Finally, there was Airman Rick, a rather small black fellow from New York, with an effeminate voice and mannerisms. However, I do not think Rick was gay by any stretch of the imagination. Rick used to tell me stories about his conquests and about how he made love to his girlfriends.

I must say that his expertise was highly refined and in later years, I put a couple moves to the test. They worked great, I was told, so to me this gives even more credence to him being heterosexual.

However, his tendency to sound effeminate left him venerable to practical jokes. One of the worst ever played on him was when Boyce sprayed lighter fluid under the width of his door, lit it, and yelled fire!

Now, if you have not been asleep, and have not been startled awake, you would immediately think that you are living in a concrete building with steel doors, and that a fire is most likely not really burning in the hallway, and that you are in no immediate danger.

On the other hand, if you just sprang up from a deep sleep, in a dark room, and you see fire under your door, you do what anyone would do in a burning building. You would open the nearest window, squeeze your way through it, and drop twelve feet to safety on the ground below!

At this point, you will be fully awake and realize you have been punked - not that the laughter from the window above would give anything away!

It is truly a miracle that Airman Rick did not break his leg or neck!

I would love to see them all today.

13 comments:

Scott from Oregon said...

I think remembering the entirety and complexity and absurdity of a life is important. Glad you do too...

Suldog said...

I keep repeating myself here, I'm afraid. Great stuff, Mushy! I'm looking forward to as many reminiscences as you wish to put out here. I'm really enjoying this series.

~Fathairybastard~ said...

I'll never forget discovering my dads "Brother Dave" albums back in the mid 1970s. That guy was hilarious! Total other end of the spectrum from Richard Pryor, who I also discovered at about the same time, and yet the exact same sort of humor... from life and humble backgrounds. Hilarious.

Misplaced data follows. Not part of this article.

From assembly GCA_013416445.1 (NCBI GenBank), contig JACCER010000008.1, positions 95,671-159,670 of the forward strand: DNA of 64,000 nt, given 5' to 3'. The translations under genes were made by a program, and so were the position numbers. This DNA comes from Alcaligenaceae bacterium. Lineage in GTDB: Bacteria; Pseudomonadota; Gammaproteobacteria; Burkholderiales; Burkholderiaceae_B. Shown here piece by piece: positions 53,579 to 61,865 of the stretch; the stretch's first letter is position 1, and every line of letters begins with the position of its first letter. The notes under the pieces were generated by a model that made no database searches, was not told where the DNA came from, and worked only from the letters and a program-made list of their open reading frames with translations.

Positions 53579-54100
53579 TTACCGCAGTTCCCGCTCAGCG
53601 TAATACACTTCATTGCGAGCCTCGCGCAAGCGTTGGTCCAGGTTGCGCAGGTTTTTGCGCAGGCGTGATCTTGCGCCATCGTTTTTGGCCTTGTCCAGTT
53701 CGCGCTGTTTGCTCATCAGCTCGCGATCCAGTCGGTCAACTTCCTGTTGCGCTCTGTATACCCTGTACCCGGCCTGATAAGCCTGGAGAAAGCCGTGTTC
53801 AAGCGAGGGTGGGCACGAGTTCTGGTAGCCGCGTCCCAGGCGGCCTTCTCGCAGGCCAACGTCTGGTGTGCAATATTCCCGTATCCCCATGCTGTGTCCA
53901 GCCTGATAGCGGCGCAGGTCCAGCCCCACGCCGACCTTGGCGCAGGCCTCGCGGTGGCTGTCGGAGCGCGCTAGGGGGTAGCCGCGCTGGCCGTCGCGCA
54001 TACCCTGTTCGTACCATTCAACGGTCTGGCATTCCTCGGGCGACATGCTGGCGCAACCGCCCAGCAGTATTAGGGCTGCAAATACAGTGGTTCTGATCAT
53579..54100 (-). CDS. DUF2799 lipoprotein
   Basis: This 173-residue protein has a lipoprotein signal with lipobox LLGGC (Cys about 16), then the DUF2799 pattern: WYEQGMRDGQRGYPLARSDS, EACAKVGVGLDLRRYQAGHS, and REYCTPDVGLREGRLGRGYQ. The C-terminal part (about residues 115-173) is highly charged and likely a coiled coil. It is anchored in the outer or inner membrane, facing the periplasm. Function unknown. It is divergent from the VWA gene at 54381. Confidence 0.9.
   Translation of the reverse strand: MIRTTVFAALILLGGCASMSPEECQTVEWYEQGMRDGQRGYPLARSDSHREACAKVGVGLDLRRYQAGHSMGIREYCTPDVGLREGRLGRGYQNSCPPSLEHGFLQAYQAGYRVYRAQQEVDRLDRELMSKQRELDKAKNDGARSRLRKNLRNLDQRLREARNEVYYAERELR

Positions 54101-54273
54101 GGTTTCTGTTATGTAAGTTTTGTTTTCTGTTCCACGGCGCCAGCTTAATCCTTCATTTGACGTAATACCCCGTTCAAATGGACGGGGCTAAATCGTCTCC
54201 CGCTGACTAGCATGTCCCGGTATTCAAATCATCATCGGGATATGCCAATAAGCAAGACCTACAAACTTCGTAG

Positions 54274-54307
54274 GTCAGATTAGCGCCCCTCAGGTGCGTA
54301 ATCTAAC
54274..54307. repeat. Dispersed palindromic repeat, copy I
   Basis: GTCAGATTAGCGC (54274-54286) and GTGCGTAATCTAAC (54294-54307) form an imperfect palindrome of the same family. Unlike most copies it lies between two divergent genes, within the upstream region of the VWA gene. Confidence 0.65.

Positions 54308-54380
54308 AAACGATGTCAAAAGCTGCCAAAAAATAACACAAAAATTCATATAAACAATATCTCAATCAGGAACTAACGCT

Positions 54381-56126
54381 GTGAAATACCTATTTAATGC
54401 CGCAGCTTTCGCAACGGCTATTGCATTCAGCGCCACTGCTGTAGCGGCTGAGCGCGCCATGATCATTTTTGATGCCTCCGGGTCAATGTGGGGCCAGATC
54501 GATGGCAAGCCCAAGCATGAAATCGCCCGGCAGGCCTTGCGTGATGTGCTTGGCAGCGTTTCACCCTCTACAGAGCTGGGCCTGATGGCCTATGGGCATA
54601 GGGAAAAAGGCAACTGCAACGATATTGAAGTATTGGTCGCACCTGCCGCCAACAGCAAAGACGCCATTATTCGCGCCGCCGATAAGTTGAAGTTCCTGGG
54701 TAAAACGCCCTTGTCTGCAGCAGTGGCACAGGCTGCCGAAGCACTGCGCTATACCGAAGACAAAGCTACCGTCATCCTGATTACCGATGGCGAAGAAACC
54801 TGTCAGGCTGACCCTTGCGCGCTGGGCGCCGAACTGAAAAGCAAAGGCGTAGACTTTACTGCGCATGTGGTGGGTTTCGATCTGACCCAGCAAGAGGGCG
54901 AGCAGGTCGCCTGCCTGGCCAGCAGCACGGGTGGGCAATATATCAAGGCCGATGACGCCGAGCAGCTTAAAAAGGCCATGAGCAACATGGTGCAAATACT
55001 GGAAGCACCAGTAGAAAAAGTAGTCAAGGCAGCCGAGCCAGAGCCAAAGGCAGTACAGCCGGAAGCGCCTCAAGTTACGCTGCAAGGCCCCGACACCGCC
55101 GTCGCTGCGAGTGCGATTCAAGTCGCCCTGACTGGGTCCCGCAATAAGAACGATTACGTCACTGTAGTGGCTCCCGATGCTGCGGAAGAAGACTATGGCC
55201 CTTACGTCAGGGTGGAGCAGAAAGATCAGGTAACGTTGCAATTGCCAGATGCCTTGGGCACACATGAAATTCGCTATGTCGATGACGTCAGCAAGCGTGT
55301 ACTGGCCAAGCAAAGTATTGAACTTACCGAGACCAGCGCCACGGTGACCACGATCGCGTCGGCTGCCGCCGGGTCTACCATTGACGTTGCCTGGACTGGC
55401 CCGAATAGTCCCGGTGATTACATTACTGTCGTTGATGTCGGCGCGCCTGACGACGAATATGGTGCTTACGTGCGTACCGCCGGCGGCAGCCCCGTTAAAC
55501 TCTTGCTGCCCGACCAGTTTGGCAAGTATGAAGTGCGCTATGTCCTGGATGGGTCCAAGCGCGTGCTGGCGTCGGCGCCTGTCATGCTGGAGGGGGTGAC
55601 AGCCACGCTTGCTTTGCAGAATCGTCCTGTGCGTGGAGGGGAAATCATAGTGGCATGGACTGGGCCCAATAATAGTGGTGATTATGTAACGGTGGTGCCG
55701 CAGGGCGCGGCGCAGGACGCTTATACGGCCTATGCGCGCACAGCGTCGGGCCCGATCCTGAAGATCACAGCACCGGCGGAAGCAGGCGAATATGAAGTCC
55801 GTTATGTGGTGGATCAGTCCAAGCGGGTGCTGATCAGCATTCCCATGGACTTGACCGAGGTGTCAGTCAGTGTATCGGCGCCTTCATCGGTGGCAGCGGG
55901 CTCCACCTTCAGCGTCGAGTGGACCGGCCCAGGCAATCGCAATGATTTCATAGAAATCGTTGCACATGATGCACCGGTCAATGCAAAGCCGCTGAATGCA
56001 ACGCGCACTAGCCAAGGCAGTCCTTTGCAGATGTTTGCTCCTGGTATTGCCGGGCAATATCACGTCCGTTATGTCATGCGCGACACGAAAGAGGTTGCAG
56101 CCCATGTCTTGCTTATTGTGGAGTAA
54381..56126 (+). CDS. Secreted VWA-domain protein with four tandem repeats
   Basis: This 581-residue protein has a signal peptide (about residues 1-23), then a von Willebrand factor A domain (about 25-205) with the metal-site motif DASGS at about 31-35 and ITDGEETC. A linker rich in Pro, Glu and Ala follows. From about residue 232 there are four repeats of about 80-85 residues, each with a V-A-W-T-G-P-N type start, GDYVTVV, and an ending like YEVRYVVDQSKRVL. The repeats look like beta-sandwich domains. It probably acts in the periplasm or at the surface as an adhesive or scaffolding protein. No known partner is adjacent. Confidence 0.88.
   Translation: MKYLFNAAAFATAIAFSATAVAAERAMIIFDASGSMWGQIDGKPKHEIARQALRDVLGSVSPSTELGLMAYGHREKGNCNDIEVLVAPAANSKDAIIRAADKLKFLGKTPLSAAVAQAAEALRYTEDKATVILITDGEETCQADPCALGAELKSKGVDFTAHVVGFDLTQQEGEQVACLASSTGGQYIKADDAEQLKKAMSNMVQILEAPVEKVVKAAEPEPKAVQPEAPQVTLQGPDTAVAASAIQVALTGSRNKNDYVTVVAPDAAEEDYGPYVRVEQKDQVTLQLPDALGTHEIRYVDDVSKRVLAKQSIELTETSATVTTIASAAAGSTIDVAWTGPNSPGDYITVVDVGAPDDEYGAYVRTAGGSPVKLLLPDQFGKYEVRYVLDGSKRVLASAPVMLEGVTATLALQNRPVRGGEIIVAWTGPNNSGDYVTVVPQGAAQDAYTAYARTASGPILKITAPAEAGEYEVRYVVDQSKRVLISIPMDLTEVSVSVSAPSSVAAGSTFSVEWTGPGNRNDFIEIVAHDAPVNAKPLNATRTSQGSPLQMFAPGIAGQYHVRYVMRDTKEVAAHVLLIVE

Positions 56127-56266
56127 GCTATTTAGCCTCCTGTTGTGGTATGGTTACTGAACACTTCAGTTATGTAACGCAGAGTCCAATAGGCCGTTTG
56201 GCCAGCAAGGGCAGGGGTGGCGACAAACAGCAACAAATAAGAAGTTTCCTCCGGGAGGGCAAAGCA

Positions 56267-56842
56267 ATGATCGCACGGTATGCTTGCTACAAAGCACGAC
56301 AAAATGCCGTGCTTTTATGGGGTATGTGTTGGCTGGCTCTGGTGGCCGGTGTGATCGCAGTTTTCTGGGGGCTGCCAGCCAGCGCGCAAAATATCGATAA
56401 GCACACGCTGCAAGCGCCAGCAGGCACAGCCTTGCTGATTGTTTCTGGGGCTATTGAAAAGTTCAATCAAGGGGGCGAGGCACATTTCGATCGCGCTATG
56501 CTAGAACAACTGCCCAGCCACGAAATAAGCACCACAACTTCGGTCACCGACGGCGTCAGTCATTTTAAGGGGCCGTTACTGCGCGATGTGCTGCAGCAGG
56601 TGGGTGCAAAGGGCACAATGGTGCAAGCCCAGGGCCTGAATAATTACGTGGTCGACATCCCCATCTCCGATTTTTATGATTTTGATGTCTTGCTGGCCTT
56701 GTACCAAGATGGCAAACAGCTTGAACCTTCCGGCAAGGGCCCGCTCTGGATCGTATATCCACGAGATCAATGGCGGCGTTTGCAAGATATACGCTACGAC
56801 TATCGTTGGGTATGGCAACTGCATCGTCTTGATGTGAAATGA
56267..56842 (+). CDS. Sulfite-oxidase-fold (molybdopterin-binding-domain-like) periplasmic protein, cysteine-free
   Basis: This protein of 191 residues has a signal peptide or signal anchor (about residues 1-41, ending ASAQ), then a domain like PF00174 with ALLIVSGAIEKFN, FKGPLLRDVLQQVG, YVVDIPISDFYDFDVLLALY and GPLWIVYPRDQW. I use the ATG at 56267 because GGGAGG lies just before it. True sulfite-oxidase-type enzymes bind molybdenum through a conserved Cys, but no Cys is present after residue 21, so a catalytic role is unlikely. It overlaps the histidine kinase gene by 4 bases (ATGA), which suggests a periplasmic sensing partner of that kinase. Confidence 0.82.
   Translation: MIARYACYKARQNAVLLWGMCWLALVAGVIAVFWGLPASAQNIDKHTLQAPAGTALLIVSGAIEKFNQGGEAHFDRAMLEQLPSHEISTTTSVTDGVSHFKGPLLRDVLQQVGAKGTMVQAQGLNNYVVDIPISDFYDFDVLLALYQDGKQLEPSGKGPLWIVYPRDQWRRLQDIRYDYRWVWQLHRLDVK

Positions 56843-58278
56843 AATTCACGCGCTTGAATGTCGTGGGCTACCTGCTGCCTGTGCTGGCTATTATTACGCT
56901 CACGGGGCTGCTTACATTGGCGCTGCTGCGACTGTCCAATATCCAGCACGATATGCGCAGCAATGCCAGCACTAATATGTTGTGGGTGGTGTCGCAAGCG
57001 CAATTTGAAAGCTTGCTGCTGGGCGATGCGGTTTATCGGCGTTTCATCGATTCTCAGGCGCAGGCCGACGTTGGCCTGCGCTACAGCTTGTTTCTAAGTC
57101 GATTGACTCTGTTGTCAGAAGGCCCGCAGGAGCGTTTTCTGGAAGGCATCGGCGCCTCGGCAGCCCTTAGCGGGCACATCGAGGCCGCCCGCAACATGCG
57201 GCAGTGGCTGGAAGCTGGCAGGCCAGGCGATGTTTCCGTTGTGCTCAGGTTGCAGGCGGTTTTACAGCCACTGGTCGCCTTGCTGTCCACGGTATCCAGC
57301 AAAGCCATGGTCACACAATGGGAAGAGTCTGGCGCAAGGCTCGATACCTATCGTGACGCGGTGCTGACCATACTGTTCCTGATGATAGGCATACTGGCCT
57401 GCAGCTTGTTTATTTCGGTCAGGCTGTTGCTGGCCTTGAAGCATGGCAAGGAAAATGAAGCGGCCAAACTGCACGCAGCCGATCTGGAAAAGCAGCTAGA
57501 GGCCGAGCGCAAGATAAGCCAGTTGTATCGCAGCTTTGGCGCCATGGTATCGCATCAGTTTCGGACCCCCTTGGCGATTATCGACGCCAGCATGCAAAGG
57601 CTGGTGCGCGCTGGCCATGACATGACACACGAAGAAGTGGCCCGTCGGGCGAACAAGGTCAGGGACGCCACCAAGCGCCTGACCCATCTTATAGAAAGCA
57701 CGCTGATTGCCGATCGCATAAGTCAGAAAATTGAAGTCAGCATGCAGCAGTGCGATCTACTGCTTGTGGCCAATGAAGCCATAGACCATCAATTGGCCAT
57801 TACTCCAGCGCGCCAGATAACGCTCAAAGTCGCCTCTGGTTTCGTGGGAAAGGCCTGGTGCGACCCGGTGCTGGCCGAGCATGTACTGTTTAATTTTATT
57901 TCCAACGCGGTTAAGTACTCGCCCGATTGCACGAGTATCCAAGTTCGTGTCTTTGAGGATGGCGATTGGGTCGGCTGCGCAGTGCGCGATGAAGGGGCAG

You know I love these sorts of posts. You spin a great yarn, and it's fun to watch you grow.

Buck Pennington said...

I haven't heard Brother Dave mentioned in literally years. So, naturally...I googled him. Didja know he was busted for pot in '62? He must have had better PR folks than our "stars" do nowadays, or the news biz has gotten better/worse, or something.

Re: 1505s. Another blast from the past! I have a few 1505 pics similar to yours (minus the white hat), Mushy, laying about in the archives in Son Number Two's basement, somewhere. I really should buy a scanner and retrieve those photos...just for grins and giggles.

Thanks for the memories!

Mushy said...

Buck - You really MUST do that before you lose them to time. Plus, we'd all love to see them.

GUYK said...

Yeah, I was and still am a Brother Dave fan "Dear Hearts" and always thought he was funny..but "it's all in how ya look at it."

BRUNO said...

Good advice you gave to Buck, Mushy! Time, and/or uncaring relatives, neither of which are kind to old photos!

Dixiechick said...

I sure hope my son has as many memories as you.. I'm sure he will.

GO VOLS!!

Jose said...

Another really good story. I can really see some of this situations as fillers in a movie about the armed forces. I know it's been done before but with so many of you that served and lived the military life the stories have got to be endless.

Becky said...

Your poor friend Funky McNasty. I saw a story on The Today Show about people that naturally smell bad no matter how many times they shower and no matter what they eat. Perhaps there should be some site that gets them together?

pat houseworth said...

Amazing how we turned from skinny kids to not-so-skinny men...I was 135 or so when I went to basic...165 when I "grad-e-ate-ed from Cop School 13 weeks later...by the time I went to Vietnam(a year after joining) I was 185.....

pat

Sarge Charlie said...

You know I love this stuff, memories are what makes your life worthwhile.

Shrink Wrapped Scream said...

Aw Mushy, why don't you? Look them up, I mean. I'll bet they would love to know what became of you too.. (and wouldn't THAT be a post and a half to read?) Smile. Great stuff, as ever, my friend.